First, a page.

Agriculture will never run out of energy because currently it produces over 10x the energy it consumes.

      By the way WE ARE THE RULING CLASSES, and given the knowledge and ability of the average voter I suggest we are exactly where I would expect. What else?

      • Reserves are what a working mine has in known surveyed deposits within its remit. Mostly world reserves are always about 30 years reflecting old mines coming to an end and new ones with a 60 year supply largely untouched.

        There is some truth in this and some optimism. The main known deposits in the world have been declared reserves recently – it is a matter of accounting. If this was oil, there would also be a discussion on proven reserves versus ultimately recoverable resource. There probably is more than is listed as ‘reserves’ but the rest may not be easy to get out or may not be economically recoverable.

      • And all 3 statements are in fact not wrong, but are instead pure missrepresentation of reality.

        Let us start with mining.
        First off, let me state that we are not ever gonna run out of any mineable mineral on the planet, unless we strip mine it all down to the center of the core of the planet.
        That being said, what Farmeroz wrote above lacks contact with reality.

        So, let me in short and simplified format describe the process of starting a mine, from the view of a former mining company board member.
        First you need to decide if your mineralization has a high enough grade to be profitable, then you need to know if it is large enough to be able to amortize the investment and still turn a profit after running costs.
        At this point more than 90 percent of all planned mines are shelved. Some of them forever, and some until a sunny day when the price of what you want to mine is high enough to carry all of the above.
        Now we come to the legal side of things, can you even mine it for legal reasons (part of it you should have checked prior to all that drilling you did to verify your mineralization, but hohum, there are idjitz around).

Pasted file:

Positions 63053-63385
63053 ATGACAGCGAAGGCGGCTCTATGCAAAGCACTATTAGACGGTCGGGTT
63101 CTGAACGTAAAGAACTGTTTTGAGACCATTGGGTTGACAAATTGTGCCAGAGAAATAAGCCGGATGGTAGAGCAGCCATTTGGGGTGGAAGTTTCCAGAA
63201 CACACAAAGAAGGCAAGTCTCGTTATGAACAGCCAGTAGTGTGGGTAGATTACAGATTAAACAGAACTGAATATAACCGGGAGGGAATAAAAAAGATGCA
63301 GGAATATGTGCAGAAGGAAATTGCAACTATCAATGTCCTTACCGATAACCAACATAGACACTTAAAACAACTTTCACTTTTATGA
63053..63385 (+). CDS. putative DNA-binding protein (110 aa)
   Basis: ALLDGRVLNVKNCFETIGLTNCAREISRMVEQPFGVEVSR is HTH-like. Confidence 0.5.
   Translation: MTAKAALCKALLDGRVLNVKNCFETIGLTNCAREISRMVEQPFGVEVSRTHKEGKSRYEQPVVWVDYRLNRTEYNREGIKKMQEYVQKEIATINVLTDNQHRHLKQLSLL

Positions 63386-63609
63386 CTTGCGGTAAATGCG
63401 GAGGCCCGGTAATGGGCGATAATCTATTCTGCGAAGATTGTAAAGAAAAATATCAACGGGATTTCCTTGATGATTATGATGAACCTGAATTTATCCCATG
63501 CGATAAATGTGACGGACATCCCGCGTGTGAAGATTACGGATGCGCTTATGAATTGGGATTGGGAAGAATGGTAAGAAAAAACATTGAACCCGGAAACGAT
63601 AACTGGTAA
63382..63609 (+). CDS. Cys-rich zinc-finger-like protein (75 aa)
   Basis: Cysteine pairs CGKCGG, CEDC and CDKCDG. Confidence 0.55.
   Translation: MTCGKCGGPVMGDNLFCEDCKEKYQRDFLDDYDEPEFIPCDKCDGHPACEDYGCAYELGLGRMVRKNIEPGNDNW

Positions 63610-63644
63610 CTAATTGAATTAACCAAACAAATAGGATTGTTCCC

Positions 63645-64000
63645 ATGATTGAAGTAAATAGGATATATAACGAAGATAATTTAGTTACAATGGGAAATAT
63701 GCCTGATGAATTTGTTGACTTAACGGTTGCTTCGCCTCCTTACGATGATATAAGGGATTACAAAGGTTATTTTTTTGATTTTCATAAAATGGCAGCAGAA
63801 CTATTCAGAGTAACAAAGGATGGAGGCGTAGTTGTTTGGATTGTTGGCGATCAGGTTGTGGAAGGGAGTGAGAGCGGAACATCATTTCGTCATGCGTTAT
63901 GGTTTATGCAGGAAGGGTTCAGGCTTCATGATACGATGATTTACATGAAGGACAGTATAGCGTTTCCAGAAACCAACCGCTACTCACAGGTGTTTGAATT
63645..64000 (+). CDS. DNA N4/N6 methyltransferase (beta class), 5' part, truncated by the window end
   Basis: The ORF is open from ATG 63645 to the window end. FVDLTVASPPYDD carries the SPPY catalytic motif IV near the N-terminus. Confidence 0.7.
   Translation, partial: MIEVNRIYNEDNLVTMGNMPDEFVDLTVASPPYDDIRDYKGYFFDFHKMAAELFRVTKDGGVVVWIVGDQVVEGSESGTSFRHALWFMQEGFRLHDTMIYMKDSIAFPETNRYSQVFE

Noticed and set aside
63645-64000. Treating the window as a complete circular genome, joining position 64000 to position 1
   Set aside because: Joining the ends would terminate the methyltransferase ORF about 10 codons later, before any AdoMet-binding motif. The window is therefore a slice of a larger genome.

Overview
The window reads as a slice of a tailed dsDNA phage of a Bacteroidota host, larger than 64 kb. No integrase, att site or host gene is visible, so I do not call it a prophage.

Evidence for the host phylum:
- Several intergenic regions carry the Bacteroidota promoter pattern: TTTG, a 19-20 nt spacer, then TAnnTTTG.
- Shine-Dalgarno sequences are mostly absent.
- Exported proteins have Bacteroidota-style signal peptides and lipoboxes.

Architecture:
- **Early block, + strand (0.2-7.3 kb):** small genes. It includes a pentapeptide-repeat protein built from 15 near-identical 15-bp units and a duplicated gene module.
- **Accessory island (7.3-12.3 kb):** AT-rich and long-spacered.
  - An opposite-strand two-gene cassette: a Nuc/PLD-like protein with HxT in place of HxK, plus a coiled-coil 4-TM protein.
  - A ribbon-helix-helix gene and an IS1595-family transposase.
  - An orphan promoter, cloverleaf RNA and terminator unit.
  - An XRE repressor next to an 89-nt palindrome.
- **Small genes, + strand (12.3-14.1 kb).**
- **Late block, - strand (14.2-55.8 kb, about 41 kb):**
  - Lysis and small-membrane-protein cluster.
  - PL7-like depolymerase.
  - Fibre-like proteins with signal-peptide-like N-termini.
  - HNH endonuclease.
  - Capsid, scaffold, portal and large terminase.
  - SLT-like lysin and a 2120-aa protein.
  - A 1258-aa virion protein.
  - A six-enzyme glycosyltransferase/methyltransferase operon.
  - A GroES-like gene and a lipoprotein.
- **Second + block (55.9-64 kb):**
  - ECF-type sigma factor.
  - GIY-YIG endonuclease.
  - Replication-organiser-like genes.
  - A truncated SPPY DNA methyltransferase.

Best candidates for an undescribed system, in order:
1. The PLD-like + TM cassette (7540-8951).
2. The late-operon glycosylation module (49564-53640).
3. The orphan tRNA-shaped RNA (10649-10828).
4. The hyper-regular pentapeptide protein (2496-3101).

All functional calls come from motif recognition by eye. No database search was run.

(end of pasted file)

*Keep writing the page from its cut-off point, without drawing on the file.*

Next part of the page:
Here another 90 percent goes down the drain in a torrent of 5-legged green-bearded whomper-toads, locals protesting, water rights, no-go on road building, and so on and so forth.
        So, about 1 percent of all virgin finds will become a mine. Actually far less since you also need to get the financing in place, and that is less easy than people think.

        Next problem is that we humans have been mining for a long time, most good finds are mined out.

        My favourite pet-peeve was also mixed in, and that is gold mines. From a professional mining perspective gold is a shit metal. It is rarely profitable, at best it is a bonus metal in finds of copper or other carry-metals. It might though be profitable from a personal viewpoint, if you have the skill-set and luck and find a lode of placer-gold.
        It is also one of the few metals that we rarely need in life.
        But, gold attracts a lot of fools with gold fever. So, any find of gold that would be even remotely profitable that is known to man is already being mined, or has been mined.
        So, without even bothering with checking; If the Snowdonian gold field was even remotely possible to mine and profitable, it would be mined or already be in the form of particularly pointless gold bars.

        Over to “reserve”. Non-miners do not know what this is. First of all, there are 2 different sets of it, Farmeroz is basically talking about operating mine reserves. Those in turn are divided into two sub-sets, Probable and Proved.
        Then we have Mineral Resources, that is known sources of a mineral. Completely different thing, here we have all sorts of things in the pot. And this is what has been dropping in the last decades.
        Let me explain that in falling order (simplified for general public here, any miner laughing from me dumbing it down to much is welcome to expand on it).